- From the Editor
After the ramlila special issue in Spring, we return to regular content with a full range of memorial essay, translation, articles, reports, emerging scholar essays, and performance and book reviews.
We start with an essay by Boreth Ly and Suppya Hélène Nut in memory of the recently deceased Princess Norodom Buppha Devi (1943–2019) of Cambodia, celebrating her life and contribution to the preservation of Khmer court dance, especially its revival in the aftermath of destruction by the Khmer Rouge.
By chance, there is a small cluster on the Chinese theatre, starting with Janne Risum's significant translation of the complete April 1935 minutes of the forum between Mei Lanfang and Soviet experts, at the end of Mei's Moscow tour, on Chinese theatre and its impact on Russian theatre, film, and dance. I highly recommend Risum's extensive and methodical introduction. She not only delineates and contextualizes the debate between Meyerhold and his supporters (including Eisenstein) on the one side and those with more official views on the other, but also Soviet censorship of the original transcript that resulted in various incomplete, even imagined versions in the following decades that have affected the narratives around this historic episode of intercultural exchange in the early twentieth century.
We next move to two articles on a couple of prominent contemporary Chinese directors, Meng Jinghui as the standard-bearer of the avant-garde and Wang Chong as a representative of the "post-Meng" generation. In her perceptive reading, Hongjian Wang deems Meng a "cynical idealist," which complements the current "pop avant-garde" frame of Meng scholarship, while Yizhou Huang critically assesses Wang Chong's multimedia production Ibsen in One Take against his self-claimed "new wave theatre."
The two other articles offer welcoming additions of less discussed areas to Asian theatre scholarship, namely popularizing [End Page v] efforts in modern Korean theatre singeuk (new drama) and the role of Armenians in establishing Western theatre in the Ottoman empire. In the former case, Jaesuk Kim utilizes contemporary publications to focus on the leading singeuk dramatist Yoo Chijin's effort to break the monopoly of realist spoken drama in the mid 1930s, with song and dance in the traditional The Story of Chunhyang and in Dorothy and DuBose Heyward's Porgy. In the latter case, Elif Baş examines both the contribution of non-Muslim minorities, especially the Armenians, who staged Western plays in Armenian and Ottoman Turkish, and the nationalist sensitivity of early Republican-era theatre critics in evaluating their contributions.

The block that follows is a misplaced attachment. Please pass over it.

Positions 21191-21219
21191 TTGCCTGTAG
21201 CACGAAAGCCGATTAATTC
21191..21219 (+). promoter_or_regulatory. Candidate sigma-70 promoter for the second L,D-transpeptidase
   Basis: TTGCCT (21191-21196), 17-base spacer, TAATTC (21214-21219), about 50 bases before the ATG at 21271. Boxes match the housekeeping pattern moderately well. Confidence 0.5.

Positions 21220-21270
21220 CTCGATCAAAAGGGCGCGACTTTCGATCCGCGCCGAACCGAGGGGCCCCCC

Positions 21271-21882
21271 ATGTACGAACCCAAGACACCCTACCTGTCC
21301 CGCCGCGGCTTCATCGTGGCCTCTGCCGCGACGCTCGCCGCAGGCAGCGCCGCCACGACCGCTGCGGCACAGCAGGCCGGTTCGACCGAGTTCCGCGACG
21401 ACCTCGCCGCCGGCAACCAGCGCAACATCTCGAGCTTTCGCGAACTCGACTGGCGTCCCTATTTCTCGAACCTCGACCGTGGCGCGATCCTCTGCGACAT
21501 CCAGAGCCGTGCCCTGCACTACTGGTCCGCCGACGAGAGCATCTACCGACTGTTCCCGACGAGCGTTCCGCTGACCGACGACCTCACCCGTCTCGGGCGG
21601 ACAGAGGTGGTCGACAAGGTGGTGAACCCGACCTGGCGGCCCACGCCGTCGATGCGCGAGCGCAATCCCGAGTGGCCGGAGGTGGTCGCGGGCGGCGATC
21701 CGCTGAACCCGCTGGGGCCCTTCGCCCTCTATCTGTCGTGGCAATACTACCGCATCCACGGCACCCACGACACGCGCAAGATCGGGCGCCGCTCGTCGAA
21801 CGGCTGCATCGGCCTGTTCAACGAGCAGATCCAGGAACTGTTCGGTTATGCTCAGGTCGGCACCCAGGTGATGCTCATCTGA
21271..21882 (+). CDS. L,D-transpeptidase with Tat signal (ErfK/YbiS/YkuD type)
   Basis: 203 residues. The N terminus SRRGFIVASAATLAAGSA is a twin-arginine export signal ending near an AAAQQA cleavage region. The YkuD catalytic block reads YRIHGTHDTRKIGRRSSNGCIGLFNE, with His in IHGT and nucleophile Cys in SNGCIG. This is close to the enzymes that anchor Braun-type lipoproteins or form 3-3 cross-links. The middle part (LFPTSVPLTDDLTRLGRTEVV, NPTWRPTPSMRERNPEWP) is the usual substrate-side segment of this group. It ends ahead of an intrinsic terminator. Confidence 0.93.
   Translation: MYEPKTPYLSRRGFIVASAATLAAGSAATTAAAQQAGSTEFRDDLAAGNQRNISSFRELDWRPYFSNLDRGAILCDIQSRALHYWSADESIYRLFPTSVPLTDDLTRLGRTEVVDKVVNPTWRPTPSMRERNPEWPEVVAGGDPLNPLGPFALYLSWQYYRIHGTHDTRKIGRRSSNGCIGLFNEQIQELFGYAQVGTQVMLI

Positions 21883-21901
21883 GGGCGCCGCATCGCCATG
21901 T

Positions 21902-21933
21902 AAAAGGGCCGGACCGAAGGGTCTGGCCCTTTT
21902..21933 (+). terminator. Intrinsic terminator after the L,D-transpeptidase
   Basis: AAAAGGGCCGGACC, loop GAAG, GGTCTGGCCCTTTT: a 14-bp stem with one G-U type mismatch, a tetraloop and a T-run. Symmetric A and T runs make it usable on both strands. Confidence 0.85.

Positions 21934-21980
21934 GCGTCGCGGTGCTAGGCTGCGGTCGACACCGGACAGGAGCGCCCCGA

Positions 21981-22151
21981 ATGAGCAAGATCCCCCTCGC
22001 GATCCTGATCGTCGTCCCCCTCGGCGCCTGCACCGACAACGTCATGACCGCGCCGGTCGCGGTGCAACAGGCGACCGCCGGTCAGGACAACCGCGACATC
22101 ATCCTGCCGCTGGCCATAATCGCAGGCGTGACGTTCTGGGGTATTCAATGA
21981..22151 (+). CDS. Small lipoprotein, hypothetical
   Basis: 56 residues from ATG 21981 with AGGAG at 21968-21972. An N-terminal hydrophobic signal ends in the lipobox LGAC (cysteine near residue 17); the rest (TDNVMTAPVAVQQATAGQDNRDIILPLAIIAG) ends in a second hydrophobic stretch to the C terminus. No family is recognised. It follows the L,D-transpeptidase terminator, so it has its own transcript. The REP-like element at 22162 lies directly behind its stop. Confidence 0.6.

Following the translation and articles are three reports on currents practices of butoh and traditional forms from Bali and India. In "We Are Not Solid Beings: Presence in Butoh, Buddhism, and Phenomenology," Sondra Fraleigh channels her decades of experience, as a butoh student, performer, and scholar, to invite readers to an eco-somatic approach to butoh that emanates from Zen Buddhism and phenomenology. I Nyoman Cerita reports on the 2018 U.S. tour of Bhumi: Mother Earth, a production by the Bali-based Sanggar Çudamani (Çudamani Studio) with a focus on present environmental issues. Finally, Deepsikha Chatterjee offers a detailed and technical examination of the making of masks and costumes in Ankiya Bhaona, a form of ritual masked performance from the Assam region of India.
This year's three emerging scholar essays all focus on East Asia. Echoing Risum's discussion of Mei Lanfang's 1935 Soviet tour, Chao Guo examines Mei's earlier tours to Japan and the United States in 1919 and 1930 as reflections of the cultural anxiety by anti-traditional new culture intellectuals as well as traditional theatre artists and their intellectual allies. Sebastian Samur similarly echoes Fraleigh's focus on butoh, with a study of the choreographies of Muramatsu Takuya from Dairakudakan, the world's largest butoh troupe, although Samur relies on Henri Lefebvre's rhythmanalysis as a theoretical framework. In the final emerging scholar essay, Y.J Hwang utilizes Giorgio Agamben's concept of Homo Sacer—that state violence erases individual victims' most basic information concerning their deaths—to analyze the performance of cultural memory of the April 3 Incident (1948) in the Jeju Peace Memorial Park of Korea's...